RICHARD BRIFFAULT, COLUMBIA LAW SCHOOL: Obama also raised a lot of money in big donations. And that's not always -- people don't always focus on that, but he did. He's likely to do even better than that because he's now the president.

SNOW: But already the Obama campaign is stressing the importance of small donors. It's touting that, in 24 hours after Obama launched his re-election bid, 23,000 donations were made. Nearly all were $200 or less.

A Democratic fundraiser, Robert Zimmerman, says they'll be just as important in 2012. He says Democrats can't match outside money from the right.

ROBERT ZIMMERMAN, DEMOCRATIC FUNDRAISER: We make up for it in terms of energy. We make up for it in terms of organization. We make up for it in terms of small donors. In many ways, they're the front line in terms of taking on the special interest money.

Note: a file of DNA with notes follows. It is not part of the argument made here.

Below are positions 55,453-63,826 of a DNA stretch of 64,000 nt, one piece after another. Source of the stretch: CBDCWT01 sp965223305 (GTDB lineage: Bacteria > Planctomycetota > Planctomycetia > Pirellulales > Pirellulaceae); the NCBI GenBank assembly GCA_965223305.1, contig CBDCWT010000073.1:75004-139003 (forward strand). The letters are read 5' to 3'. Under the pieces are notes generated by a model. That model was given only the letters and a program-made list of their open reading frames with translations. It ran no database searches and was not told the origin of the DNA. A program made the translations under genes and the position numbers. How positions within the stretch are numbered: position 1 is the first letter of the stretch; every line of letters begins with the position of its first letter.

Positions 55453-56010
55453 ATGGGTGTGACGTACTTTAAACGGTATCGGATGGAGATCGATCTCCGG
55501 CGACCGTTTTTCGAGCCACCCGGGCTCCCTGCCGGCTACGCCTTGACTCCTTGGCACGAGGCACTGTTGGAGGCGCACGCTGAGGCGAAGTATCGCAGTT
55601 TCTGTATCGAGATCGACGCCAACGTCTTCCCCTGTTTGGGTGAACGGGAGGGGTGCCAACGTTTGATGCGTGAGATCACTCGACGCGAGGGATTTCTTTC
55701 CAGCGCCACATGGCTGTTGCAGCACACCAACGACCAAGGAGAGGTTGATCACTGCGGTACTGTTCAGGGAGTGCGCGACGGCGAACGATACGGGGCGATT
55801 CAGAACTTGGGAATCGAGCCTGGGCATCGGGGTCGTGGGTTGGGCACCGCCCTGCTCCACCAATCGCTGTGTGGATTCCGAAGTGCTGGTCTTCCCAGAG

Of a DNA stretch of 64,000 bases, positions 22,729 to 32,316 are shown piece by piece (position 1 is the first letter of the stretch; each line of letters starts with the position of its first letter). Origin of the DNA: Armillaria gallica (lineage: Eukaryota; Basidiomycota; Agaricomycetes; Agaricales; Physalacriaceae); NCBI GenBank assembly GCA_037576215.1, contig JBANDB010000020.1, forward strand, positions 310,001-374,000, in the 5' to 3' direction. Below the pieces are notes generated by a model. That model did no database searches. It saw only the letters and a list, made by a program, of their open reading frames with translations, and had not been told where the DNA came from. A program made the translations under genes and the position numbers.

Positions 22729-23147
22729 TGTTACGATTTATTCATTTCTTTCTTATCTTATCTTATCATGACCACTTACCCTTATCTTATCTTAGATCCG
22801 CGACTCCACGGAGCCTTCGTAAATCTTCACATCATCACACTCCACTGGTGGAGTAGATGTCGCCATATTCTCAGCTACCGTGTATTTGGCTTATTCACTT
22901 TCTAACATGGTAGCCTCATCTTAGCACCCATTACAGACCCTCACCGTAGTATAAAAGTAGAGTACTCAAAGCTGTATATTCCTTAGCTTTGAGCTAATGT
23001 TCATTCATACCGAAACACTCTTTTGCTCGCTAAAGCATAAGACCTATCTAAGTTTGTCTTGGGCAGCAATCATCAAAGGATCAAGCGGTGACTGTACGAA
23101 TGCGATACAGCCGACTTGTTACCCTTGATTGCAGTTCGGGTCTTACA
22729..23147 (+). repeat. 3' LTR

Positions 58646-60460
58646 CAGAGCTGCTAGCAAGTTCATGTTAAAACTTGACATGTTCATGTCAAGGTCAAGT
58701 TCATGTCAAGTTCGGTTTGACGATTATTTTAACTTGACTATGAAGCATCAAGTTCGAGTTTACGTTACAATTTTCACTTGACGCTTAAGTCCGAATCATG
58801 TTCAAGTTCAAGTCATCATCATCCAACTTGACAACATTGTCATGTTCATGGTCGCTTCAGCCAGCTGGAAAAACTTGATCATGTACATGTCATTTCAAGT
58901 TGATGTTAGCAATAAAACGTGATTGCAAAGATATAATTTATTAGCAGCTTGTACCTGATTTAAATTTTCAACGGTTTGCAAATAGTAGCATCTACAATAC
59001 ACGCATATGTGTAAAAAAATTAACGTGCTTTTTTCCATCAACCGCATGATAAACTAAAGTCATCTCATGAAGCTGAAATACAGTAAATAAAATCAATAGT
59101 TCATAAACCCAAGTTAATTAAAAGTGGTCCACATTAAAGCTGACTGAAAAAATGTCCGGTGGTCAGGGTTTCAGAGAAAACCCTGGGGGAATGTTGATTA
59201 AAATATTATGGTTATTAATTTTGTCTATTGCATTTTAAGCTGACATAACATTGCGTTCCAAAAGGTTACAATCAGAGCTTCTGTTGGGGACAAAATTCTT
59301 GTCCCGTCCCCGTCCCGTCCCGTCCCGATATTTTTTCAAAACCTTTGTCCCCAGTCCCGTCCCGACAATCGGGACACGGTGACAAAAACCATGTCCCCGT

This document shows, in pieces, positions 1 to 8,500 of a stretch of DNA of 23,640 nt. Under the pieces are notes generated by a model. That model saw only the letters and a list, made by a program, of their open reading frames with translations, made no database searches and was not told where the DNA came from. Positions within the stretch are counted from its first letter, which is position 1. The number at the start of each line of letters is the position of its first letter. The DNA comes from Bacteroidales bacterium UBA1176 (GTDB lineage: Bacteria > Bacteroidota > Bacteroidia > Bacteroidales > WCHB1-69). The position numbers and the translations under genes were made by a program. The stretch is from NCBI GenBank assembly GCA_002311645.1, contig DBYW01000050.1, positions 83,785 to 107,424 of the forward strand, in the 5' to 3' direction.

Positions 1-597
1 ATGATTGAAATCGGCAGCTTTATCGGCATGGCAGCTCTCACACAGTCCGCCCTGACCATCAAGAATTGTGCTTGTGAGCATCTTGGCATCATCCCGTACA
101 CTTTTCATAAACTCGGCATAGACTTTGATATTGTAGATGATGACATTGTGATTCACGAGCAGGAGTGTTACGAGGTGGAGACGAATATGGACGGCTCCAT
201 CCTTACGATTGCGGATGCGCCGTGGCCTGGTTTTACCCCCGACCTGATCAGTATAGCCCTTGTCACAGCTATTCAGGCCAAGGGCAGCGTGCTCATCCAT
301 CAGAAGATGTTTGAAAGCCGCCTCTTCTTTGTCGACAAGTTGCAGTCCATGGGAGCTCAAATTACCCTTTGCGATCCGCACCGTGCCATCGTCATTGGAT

SNOW: And Wolf, then there's the economy, too. Some Obama supporters told us, while they still are enthusiastic about Obama, money is tight. With an 8.8 percent unemployment rate, the question is how much will the economy have of an impact on small donors?

BLITZER: Good question. All right, thanks, Mary. Thanks very much.

President Obama's birth certificate, is it still a legitimate issue? Jack Cafferty and your e-mail, that's next.

Plus, the founder of the congressional Tea Party Caucus, Congresswoman Michele Bachmann, she's among the guests on "JOHN KING USA" right at the top of the hour.


BLITZER: Back with "The Cafferty File" -- Jack.